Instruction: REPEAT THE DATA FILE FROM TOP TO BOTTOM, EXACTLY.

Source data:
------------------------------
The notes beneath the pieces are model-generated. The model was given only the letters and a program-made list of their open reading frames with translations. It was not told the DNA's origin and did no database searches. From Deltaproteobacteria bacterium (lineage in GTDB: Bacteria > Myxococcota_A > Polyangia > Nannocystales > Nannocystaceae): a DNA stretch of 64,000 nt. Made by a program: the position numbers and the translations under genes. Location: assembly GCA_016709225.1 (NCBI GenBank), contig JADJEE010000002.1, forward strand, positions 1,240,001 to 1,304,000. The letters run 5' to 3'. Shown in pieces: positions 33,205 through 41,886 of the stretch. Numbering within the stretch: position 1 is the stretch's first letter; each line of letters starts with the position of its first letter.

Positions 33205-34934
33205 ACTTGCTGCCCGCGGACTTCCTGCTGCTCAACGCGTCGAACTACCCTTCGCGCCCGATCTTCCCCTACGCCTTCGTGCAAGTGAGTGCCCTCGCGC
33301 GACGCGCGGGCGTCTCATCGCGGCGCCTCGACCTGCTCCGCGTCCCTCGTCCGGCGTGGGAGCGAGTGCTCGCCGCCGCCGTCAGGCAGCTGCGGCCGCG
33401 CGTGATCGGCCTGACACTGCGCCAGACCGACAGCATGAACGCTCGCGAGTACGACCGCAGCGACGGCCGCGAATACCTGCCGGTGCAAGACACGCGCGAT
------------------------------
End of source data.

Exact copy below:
The notes beneath the pieces are model-generated. The model was given only the letters and a program-made list of their open reading frames with translations. It was not told the DNA's origin and did no database searches. From Deltaproteobacteria bacterium (lineage in GTDB: Bacteria > Myxococcota_A > Polyangia > Nannocystales > Nannocystaceae): a DNA stretch of 64,000 nt. Made by a program: the position numbers and the translations under genes. Location: assembly GCA_016709225.1 (NCBI GenBank), contig JADJEE010000002.1, forward strand, positions 1,240,001 to 1,304,000. The letters run 5' to 3'. Shown in pieces: positions 33,205 through 41,886 of the stretch. Numbering within the stretch: position 1 is the stretch's first letter; each line of letters starts with the position of its first letter.

Positions 33205-34934
33205 ACTTGCTGCCCGCGGACTTCCTGCTGCTCAACGCGTCGAACTACCCTTCGCGCCCGATCTTCCCCTACGCCTTCGTGCAAGTGAGTGCCCTCGCGC
33301 GACGCGCGGGCGTCTCATCGCGGCGCCTCGACCTGCTCCGCGTCCCTCGTCCGGCGTGGGAGCGAGTGCTCGCCGCCGCCGTCAGGCAGCTGCGGCCGCG
33401 CGTGATCGGCCTGACACTGCGCCAGACCGACAGCATGAACGCTCGCGAGTACGACCGCAGCGACGGCCGCGAATACCTGCCGGTGCAAGACACGCGCGAT